Soil fertility advantages of submerged rice cropping systems: a review uri icon

abstract

  • Wetland rice production systems in Asia are making a major contribution to the global rice supply. Wetland rice cultivation is often cited as an example of a sustainable cropping system. Wetland or paddy rice growing involves land preparation by cultivating in the flooded or saturated state (puddling), followed by transplanting of seedlings in soils under submerged condition and growing of the crop until two to three weeks before harvest. In other rice-based cropping systems, the land is either dry- or flood-fallowed during the period between two crops. Afterwards, two or three crops of rice are grown in submerged soil condition. However, shortage of freshwater is becoming critical for this traditional lowland rice cultivation. Obviously, there is high potential in exploring rice cultivation under moisture regimes that save water and also increase productivity. Such a situation provides an opportunity to critically analyze the fertility benefits of submerged rice cropping systems that would help facilitate in making a practical and right choice for growing of rice in future. The objective of this paper is to highlight the underlying principles, which govern the fertility advantages to submerged rice cropping systems. The advantages of growing rice in submerged soils include a general amelioration of chemical fertility, preferential accumulation of organic matter and improved availability of major, secondary and selected micronutrients. These soil fertility advantages benefit the long-term maintenance of soil fertility and sustainability of wetland rice systems. The paper emphasizes the potential of growing wetland rice in monsoon Asia, specifically in poorly drained, waterlogging-prone areas where the water table is shallow (within 30 cm of the soil surface)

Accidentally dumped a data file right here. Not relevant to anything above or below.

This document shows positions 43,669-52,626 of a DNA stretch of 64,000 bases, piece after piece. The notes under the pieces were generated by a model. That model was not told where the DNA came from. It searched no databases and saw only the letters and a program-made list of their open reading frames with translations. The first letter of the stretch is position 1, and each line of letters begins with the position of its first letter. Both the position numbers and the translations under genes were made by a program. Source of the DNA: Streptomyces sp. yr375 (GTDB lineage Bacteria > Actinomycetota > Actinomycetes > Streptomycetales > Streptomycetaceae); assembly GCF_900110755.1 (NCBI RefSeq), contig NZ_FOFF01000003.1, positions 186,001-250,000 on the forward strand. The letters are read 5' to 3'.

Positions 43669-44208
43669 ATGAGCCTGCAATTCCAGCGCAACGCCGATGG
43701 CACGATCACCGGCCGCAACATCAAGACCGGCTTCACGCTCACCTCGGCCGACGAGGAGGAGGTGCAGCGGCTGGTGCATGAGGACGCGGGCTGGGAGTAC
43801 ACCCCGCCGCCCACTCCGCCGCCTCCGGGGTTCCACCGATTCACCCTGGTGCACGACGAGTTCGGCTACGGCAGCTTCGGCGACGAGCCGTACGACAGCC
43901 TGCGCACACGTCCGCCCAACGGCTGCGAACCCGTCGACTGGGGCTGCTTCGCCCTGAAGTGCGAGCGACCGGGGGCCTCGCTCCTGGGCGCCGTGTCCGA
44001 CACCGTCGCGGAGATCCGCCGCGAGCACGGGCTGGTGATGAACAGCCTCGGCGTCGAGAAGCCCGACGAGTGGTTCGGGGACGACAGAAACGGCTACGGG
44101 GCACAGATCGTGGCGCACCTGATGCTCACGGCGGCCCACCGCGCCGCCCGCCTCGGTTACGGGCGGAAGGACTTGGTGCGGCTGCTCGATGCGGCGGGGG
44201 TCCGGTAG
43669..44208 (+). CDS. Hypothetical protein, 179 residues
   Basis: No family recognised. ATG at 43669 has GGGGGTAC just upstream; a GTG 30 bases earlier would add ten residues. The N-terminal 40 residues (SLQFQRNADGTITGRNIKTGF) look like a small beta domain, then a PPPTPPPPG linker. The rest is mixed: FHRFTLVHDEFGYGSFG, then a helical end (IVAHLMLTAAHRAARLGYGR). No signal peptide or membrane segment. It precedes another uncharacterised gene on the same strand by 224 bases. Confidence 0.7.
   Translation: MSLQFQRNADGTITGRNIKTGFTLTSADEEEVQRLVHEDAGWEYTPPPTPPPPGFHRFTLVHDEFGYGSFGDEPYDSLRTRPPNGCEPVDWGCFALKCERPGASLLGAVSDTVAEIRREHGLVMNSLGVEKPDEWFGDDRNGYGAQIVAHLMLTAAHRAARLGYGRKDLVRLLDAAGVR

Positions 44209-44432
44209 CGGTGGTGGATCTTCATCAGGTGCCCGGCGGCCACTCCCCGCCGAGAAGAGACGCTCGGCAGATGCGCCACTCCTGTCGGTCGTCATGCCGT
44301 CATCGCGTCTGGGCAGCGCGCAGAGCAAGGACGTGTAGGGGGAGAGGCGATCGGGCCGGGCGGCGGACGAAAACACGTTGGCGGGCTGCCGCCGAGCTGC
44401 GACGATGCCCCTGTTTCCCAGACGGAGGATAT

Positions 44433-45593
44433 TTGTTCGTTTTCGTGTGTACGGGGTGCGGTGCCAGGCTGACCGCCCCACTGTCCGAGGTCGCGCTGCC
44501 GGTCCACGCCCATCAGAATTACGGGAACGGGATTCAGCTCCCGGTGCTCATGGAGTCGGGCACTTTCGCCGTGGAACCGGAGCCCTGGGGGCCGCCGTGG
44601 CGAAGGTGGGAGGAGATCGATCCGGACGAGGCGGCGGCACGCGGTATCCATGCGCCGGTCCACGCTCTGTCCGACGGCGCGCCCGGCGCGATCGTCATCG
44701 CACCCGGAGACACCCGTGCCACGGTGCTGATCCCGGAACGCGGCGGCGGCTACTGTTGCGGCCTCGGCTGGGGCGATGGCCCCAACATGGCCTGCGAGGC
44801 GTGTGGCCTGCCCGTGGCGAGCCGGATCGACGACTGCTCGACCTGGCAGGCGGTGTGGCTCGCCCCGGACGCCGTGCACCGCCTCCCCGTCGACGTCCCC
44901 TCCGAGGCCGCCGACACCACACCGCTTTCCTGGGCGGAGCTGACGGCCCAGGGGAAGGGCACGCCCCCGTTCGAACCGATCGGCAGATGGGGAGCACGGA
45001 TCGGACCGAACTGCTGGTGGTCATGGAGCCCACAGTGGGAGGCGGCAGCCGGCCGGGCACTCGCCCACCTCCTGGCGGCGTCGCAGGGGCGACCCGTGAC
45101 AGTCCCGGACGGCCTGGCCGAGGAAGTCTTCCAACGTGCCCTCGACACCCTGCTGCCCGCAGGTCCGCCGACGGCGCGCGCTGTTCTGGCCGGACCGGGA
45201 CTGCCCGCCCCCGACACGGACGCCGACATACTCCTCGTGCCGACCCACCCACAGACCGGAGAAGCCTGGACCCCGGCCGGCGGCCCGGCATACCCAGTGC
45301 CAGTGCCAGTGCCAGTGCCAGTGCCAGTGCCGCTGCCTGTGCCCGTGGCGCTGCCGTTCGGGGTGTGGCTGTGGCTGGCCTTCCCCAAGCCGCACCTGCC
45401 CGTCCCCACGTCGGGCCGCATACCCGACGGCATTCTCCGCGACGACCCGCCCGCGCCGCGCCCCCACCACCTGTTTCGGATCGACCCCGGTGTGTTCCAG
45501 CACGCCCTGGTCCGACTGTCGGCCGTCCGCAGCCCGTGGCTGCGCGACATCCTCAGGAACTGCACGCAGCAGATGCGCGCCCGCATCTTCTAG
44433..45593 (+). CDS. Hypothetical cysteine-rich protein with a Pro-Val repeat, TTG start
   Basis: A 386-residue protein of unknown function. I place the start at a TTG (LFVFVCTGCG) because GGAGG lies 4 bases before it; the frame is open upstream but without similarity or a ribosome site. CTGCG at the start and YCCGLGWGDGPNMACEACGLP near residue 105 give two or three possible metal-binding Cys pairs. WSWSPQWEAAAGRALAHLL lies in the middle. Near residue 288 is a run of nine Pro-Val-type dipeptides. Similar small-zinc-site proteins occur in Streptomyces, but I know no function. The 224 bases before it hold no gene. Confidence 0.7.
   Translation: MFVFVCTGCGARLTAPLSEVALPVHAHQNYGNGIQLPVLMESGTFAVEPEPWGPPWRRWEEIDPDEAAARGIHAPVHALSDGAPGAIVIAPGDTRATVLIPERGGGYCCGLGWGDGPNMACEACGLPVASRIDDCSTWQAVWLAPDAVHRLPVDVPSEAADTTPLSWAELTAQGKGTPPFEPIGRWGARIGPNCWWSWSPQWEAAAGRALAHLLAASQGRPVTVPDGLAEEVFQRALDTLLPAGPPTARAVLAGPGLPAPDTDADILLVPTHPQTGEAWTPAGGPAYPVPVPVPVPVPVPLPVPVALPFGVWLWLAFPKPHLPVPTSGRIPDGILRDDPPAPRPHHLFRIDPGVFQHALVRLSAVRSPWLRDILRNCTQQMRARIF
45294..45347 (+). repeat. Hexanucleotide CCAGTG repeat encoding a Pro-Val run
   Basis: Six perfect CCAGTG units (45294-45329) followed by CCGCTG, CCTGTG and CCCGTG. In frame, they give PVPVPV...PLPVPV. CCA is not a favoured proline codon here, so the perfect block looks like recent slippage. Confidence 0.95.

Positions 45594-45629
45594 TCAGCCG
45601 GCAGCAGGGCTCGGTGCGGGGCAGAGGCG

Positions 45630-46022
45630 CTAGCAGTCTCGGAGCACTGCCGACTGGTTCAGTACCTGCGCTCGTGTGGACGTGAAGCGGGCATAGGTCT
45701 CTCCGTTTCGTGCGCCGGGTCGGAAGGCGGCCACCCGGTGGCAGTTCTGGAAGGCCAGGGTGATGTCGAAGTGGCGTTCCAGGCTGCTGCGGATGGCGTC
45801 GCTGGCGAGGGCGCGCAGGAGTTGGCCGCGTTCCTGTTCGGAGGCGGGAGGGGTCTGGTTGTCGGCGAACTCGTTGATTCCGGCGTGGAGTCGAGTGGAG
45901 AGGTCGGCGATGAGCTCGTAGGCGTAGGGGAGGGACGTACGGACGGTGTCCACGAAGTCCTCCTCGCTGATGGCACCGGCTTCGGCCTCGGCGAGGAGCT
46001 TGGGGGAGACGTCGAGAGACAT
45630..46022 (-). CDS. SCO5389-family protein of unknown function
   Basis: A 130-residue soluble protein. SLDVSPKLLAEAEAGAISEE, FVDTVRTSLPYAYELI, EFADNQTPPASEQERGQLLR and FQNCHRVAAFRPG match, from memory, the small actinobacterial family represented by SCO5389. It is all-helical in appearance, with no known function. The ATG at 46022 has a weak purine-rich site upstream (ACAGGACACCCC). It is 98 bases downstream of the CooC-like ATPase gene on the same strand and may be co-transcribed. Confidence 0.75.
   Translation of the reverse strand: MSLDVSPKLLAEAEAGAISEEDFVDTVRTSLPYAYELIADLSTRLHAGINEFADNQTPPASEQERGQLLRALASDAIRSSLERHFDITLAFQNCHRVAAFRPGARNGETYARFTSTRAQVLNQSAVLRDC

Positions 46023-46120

publication date

  • 2008
  • 2008